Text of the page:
NCET helps you explore business and technology
By Mike Bosma
As we swing into tax filing season, many business owners are curious how tax reform is going to impact their tax/cash situation. Below is a summary of “hacks” that every business owner needs to know.
Hack #1 – Negotiate your fee arrangement with your tax preparer. Two percent itemized deductions for, among other things, your tax preparation fees, are no longer deductible. As a rule, most of the complexities on your personal return are the direct result of the business income being reported. Have your tax preparer bill the business rather that you individually for those costs. The fees billed to the business are fully deductible.
Hack #2 – Be smart about how you pay yourself and others. While the intricacies of IRC §199A are beyond the scope of this article, how you pay yourself and others matters. The 20 percent 199A deduction has several limitations you need to be aware of. Chiefly, any wages you paid yourself do NOT qualify for the deduction, but income from your business does. Consider lowering your wages paid from your S Corporation (Pro tip: you have to pay yourself a reasonable wage from your S corporation). Also know that you do NOT need to pay yourself a salary or guaranteed payment from your sole proprietorship or partnership.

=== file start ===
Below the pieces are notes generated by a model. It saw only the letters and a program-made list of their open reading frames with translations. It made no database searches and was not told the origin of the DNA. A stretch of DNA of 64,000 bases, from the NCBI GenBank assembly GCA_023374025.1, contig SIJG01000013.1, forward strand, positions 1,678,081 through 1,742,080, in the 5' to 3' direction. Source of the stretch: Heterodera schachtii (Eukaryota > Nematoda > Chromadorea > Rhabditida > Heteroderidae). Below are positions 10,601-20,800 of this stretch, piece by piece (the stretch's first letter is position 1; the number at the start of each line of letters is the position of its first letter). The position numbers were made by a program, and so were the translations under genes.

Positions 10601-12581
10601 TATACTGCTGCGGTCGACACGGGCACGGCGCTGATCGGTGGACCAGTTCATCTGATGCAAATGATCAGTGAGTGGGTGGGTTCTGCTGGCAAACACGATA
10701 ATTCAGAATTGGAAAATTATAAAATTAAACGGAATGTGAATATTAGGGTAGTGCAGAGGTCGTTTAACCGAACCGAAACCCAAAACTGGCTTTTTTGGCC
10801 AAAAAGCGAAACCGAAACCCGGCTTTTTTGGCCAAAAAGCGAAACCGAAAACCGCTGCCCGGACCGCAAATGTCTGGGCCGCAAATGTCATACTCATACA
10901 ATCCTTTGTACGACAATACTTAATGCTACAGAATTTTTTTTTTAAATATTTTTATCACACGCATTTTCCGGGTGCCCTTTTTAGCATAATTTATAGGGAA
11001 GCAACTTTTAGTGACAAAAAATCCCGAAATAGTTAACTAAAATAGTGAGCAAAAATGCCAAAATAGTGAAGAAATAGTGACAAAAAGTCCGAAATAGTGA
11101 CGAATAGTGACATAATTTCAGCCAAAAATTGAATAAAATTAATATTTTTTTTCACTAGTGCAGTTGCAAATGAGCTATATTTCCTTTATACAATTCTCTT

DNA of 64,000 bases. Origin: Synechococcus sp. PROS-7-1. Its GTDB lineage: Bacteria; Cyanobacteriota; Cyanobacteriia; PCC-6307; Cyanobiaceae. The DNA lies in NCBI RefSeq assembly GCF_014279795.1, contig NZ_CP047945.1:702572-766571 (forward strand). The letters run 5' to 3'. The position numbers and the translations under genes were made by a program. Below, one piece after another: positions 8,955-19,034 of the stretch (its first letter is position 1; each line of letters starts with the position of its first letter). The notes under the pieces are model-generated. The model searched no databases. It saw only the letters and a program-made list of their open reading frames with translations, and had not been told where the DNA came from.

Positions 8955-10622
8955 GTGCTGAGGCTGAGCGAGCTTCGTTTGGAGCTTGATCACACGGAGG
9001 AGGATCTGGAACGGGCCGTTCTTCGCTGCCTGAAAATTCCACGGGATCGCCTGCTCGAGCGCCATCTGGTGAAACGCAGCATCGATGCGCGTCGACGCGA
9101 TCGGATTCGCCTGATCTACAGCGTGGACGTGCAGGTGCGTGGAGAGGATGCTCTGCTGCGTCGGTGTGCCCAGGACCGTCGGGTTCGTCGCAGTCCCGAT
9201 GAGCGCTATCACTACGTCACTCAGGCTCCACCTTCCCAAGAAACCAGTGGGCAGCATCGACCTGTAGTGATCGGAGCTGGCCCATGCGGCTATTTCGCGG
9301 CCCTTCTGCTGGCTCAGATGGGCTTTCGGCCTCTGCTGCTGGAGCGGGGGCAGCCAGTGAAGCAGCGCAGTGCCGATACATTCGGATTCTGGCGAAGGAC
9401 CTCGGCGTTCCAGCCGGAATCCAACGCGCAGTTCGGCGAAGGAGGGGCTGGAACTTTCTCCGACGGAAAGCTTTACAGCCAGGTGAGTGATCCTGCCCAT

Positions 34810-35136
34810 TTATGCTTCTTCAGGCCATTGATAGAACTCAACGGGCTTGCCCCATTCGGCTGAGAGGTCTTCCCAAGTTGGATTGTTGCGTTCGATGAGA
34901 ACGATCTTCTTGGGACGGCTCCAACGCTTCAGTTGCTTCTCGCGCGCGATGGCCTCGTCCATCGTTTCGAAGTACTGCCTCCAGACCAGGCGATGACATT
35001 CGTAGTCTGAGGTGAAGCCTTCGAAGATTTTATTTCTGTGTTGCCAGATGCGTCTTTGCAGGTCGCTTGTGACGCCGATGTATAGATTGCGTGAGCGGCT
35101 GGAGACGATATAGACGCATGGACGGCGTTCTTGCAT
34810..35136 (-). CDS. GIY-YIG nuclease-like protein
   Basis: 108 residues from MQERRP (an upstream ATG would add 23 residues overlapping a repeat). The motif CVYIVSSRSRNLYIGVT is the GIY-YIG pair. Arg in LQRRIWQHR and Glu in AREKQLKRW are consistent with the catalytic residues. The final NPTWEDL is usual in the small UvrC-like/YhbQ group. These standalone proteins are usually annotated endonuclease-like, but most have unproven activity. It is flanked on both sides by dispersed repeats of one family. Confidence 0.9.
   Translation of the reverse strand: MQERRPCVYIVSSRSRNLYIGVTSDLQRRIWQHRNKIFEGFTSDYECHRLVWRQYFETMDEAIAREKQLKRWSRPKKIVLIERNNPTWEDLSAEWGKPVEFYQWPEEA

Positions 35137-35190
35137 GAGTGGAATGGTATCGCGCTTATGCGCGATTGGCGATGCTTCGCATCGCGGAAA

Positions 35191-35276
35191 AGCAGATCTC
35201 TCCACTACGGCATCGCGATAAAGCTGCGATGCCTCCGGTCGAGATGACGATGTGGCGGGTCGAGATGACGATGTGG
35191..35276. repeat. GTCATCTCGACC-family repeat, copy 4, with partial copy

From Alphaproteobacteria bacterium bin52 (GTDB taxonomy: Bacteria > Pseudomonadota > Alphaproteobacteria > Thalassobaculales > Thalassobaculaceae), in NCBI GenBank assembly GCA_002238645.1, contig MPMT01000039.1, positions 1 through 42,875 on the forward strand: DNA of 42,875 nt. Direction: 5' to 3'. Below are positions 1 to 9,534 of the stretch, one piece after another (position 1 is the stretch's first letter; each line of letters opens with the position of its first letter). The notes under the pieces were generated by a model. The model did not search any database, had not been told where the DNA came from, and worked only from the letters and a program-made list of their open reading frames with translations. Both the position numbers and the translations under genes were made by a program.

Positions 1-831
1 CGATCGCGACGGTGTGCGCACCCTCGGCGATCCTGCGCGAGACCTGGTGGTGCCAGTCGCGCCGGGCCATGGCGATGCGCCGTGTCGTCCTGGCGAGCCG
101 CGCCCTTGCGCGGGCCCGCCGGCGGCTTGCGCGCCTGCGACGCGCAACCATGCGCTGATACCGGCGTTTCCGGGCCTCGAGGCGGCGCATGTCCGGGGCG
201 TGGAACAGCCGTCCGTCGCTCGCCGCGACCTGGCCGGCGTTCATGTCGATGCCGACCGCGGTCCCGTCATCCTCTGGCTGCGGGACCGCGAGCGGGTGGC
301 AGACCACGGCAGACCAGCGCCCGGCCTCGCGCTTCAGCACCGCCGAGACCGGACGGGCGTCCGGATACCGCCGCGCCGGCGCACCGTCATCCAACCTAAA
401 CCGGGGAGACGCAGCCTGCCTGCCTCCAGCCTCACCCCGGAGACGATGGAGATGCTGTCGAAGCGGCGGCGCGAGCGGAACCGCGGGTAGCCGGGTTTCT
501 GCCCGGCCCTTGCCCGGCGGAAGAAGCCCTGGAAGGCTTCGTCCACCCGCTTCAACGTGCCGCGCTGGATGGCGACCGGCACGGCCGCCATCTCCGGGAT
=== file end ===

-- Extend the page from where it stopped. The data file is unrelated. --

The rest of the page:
Hack #3 – Don’t get tricked into thinking the 21 percent corporate tax rate is lower than the 29.6 percent rate on flow-through income. Yes, the 21 percent rate looks low to the casual observer. The savvy taxpayer knows that entrepreneurs want to get their hands on the cash eventually. When dividends are paid out of the corporation, it triggers an additional tax, up to 23.8 percent. Let’s say you make $100 in your C Corporation. You pay $21 in tax. You then pay the $79 remaining (100-21 in tax) as dividend. Assuming you are in the highest marginal tax bracket, you would pay an additional $18.80 in tax ($79 times 23.8 percent). Your total tax paid on the $100 in earnings is 39.8 percent ($21 plus $18.80). If you were an S corporation, you would have paid $29.60 in tax on the $100 earnings. $100 in earnings, less $20 in IRC §199A deduction, times 37 percent tax rate = $29.60.
Hack #4 – How you pay your peeps matters. Generally, single entrepreneurs with pass-through income or other qualified business income over $157,500 will be limited on their §199A deduction, if you don’t have sufficient wages or capital investment. As previously mentioned, you cannot pay yourself a wage as a sole proprietor or partner. Re-negotiate independent contractor arrangements you have with your consultants. You can generally pay them a little less since you are covering half of their FICA and Medicare taxes.
These hacks are the low-hanging fruit! The list goes on and on. I will be doing a deep dive on tax hacks every entrepreneur needs to know during NCET’s Biz Café on Jan. 16.
NCET is a member-supported nonprofit organization that produces educational and networking events to help people explore business and technology.